Book scene: 100 spheres, 1280x720, 4 samples per pixel

Windows 10, Nvidia GTX 770, Core i7-4770K

  • Vulkan: 96 million rays / sec
  • Direct3D 11: 98 million rays / sec
  • OpenGL: 85 million rays / sec
  • CPU: 2 million rays / sec

macOS 10.13, Intel Iris Plus 640, Intel Core i5 2.3 GHz

  • Metal: 58 million rays / sec
  • CPU: 1.15 million rays / sec

ToyPathTracer scene: 46 spheres, 1280x720, 4 samples per pixel

Windows 10, Nvidia GTX 770, Core i7-4770K

  • Vulkan: 196 million rays / sec
  • Direct3D 11: 182 million rays / sec
  • OpenGL: 165 million rays / sec
  • CPU: 3.5 million rays / sec

macOS 10.13, Intel Iris Plus 640, Intel Core i5 2.3 GHz

  • Metal: 118 million rays / sec
  • CPU: 2.4 million rays / sec

Each graphics API on Windows seems to be in roughly the same ballpark, with OpenGL underperforming a little bit, as expected. All versions are using 100% of my GPU or CPU. I was actually surprised at how well the Metal version runs, since my MacBook has a pretty weak GPU.


One of my goals was “use as much of the same code as possible on the CPU and GPU”. In any ray tracer, you need to loop over multiple collections of structures: shapes, materials, lights, etc. In my code, these are stored in Veldrid “StructuredBuffer” objects. These correspond to StructuredBuffers in HLSL, storage buffer blocks in GLSL, and buffer-backed “constant pointers” in Metal. All of these shader concepts are roughly equivalent and work well for fine-grained methods operating on individual elements. However, there’s no way to pass one of these buffer blocks around as a method parameter in GLSL, unless it is “fixed-size”. This doesn’t work so well for my ray tracer, unless I lock the size in at compile time. I’d really like to be able to resize these buffers and pass them around freely to different chunks of tracing logic in individual functions, but GLSL doesn’t support it.

What this means is that I wasn’t able to share all of the tracing logic. Any methods that access the scene data need to be duplicated between my CPU and GPU code, at least until I figure out a clever solution to the above. Luckily, in my current version, the only method that this affects is the top-level “Color” method. That’s the one that actually loops over all of the spheres and determines which one intersects with the current ray. Once the sphere and its “Material” are identified, the remaining logic doesn’t need to worry about any of the other objects in the scene. I have two versions of this method which are roughly identical. However, things would get ugly if I wanted to add a collection of lights or light-emitting spheres, for example. Even after I know which object is hit, I would then still need to loop over the collection of lights (or emissive objects) to determine how each affects the sphere. I’d have to pull out even more code into GPU- and CPU-specific chunks.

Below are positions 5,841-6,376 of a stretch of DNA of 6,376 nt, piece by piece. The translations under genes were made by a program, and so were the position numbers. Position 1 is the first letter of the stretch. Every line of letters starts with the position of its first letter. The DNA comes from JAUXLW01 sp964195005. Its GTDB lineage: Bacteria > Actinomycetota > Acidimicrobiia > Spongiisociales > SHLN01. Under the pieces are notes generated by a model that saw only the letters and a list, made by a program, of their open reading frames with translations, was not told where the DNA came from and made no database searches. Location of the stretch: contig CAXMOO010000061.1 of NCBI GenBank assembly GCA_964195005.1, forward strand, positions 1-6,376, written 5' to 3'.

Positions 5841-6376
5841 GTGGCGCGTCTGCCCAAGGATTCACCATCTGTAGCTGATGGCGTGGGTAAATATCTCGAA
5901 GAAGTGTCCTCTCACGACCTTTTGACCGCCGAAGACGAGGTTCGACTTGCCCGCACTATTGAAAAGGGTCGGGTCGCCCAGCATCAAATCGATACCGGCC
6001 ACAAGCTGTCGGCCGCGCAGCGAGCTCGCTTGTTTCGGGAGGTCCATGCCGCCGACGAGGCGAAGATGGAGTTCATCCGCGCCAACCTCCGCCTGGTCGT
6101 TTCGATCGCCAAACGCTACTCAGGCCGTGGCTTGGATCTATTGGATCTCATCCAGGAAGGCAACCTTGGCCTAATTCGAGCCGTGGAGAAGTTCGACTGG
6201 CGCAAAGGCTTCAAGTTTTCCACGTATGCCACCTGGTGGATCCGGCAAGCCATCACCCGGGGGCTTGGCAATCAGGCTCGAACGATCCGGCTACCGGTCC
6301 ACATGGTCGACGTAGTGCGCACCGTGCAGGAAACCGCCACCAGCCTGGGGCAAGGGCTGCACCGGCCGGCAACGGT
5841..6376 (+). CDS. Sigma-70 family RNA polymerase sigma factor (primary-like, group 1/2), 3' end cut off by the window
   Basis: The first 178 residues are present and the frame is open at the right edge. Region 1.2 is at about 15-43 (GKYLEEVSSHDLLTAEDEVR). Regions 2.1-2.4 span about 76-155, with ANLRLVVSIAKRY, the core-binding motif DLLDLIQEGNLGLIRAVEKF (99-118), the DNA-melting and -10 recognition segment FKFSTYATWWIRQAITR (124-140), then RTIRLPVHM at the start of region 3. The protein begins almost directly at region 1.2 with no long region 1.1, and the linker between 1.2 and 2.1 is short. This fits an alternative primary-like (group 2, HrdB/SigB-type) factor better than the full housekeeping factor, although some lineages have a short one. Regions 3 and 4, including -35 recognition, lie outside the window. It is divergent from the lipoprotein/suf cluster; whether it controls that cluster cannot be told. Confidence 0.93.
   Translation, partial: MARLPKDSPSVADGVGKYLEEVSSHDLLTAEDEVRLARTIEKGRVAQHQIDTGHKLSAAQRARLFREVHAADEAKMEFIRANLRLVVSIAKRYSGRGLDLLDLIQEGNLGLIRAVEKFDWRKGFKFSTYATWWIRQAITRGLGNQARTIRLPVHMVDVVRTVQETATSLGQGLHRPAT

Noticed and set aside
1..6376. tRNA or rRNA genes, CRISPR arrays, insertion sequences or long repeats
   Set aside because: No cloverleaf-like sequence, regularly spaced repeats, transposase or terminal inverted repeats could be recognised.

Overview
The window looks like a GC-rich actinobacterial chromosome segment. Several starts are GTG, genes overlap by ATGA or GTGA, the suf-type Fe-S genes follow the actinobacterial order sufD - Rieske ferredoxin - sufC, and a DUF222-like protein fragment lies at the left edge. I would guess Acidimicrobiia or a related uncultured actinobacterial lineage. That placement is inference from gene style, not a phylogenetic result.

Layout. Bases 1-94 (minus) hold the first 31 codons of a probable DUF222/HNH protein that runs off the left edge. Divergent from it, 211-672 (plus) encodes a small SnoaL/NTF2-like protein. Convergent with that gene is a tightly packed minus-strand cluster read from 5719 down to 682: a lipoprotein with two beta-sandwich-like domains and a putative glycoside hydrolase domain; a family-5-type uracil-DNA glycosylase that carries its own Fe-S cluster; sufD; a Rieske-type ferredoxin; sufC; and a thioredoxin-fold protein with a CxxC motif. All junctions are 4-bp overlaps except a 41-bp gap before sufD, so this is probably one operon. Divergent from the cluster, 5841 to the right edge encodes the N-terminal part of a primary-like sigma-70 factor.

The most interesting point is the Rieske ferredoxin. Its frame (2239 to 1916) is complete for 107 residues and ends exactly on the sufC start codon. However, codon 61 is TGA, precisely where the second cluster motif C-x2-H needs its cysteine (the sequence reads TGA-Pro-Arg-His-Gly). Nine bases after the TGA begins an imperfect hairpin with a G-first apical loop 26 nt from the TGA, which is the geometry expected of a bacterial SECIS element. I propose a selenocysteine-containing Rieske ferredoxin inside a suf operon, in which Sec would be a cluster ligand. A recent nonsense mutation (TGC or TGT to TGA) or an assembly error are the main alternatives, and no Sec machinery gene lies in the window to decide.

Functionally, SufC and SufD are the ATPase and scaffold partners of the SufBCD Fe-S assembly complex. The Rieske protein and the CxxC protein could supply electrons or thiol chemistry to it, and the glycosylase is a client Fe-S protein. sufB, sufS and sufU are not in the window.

The “OpenGL ES flavor” of GLSL has another quirky limitation – you can’t read and write to a Texture unless it has a single-channel pixel format. Perhaps this limitation could be worked around, but for the time being my shaders don’t work on OpenGL ES.


So how useful would this be in an actual game? Well, I’m not sure, but the possibilities are interesting. For most problems utilizing a compute shader, a CPU fallback won’t be fast enough. Algorithms designed for a GPU are also likely to be different from the optimal algorithm for a CPU, at least for more complex problems. For lighter-weight applications, like a very simple particle system, maybe it would work well enough on both sides. For systems that don’t support compute shaders (OpenGL on macOS, for example), you could fall back to updating your particle buffers on the CPU, with the same code powering both versions. If your particles aren’t doing anything particularly taxing, then the performance could be acceptable, and you would no longer need to maintain two versions of the same particle system code.

From another angle, it’s a lot easier to debug regular C# than it is to debug anything running on your GPU. Having the option to debug problematic areas from the regular VS debugger could be valuable in itself.

  • Most of the code in my project is based on Ray Tracing in One Weekend, which is a great little intro book on ray tracing.

  • Aras Pranckevičius has a fun series on ray tracing here. In it, he has built a C# tracer which is much more optimized than mine, as well as various versions in other languages.